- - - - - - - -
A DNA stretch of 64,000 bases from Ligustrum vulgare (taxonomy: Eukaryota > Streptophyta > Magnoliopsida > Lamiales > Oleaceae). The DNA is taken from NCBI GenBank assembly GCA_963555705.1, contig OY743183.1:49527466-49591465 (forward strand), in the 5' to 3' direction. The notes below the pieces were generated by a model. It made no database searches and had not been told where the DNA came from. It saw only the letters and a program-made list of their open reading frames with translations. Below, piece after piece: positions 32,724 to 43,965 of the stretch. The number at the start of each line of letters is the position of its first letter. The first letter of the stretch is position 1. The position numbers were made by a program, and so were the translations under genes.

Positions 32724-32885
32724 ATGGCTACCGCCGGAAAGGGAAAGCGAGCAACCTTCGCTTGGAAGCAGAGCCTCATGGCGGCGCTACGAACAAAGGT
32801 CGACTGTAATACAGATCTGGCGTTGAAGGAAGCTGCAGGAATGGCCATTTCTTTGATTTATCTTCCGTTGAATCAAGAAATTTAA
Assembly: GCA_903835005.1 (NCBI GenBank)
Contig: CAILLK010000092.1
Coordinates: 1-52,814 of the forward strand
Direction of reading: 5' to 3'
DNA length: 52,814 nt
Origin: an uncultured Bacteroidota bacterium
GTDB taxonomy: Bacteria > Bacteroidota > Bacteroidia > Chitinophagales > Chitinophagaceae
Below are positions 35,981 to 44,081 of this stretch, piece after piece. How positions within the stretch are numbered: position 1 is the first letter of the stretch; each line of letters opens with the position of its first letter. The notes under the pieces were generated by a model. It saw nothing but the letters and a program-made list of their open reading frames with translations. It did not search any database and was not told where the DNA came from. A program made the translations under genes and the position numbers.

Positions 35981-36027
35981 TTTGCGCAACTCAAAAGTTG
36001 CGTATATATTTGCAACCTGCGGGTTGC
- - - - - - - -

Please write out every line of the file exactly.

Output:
A DNA stretch of 64,000 bases from Ligustrum vulgare (taxonomy: Eukaryota > Streptophyta > Magnoliopsida > Lamiales > Oleaceae). The DNA is taken from NCBI GenBank assembly GCA_963555705.1, contig OY743183.1:49527466-49591465 (forward strand), in the 5' to 3' direction. The notes below the pieces were generated by a model. It made no database searches and had not been told where the DNA came from. It saw only the letters and a program-made list of their open reading frames with translations. Below, piece after piece: positions 32,724 to 43,965 of the stretch. The number at the start of each line of letters is the position of its first letter. The first letter of the stretch is position 1. The position numbers were made by a program, and so were the translations under genes.

Positions 32724-32885
32724 ATGGCTACCGCCGGAAAGGGAAAGCGAGCAACCTTCGCTTGGAAGCAGAGCCTCATGGCGGCGCTACGAACAAAGGT
32801 CGACTGTAATACAGATCTGGCGTTGAAGGAAGCTGCAGGAATGGCCATTTCTTTGATTTATCTTCCGTTGAATCAAGAAATTTAA
Assembly: GCA_903835005.1 (NCBI GenBank)
Contig: CAILLK010000092.1
Coordinates: 1-52,814 of the forward strand
Direction of reading: 5' to 3'
DNA length: 52,814 nt
Origin: an uncultured Bacteroidota bacterium
GTDB taxonomy: Bacteria > Bacteroidota > Bacteroidia > Chitinophagales > Chitinophagaceae
Below are positions 35,981 to 44,081 of this stretch, piece after piece. How positions within the stretch are numbered: position 1 is the first letter of the stretch; each line of letters opens with the position of its first letter. The notes under the pieces were generated by a model. It saw nothing but the letters and a program-made list of their open reading frames with translations. It did not search any database and was not told where the DNA came from. A program made the translations under genes and the position numbers.

Positions 35981-36027
35981 TTTGCGCAACTCAAAAGTTG
36001 CGTATATATTTGCAACCTGCGGGTTGC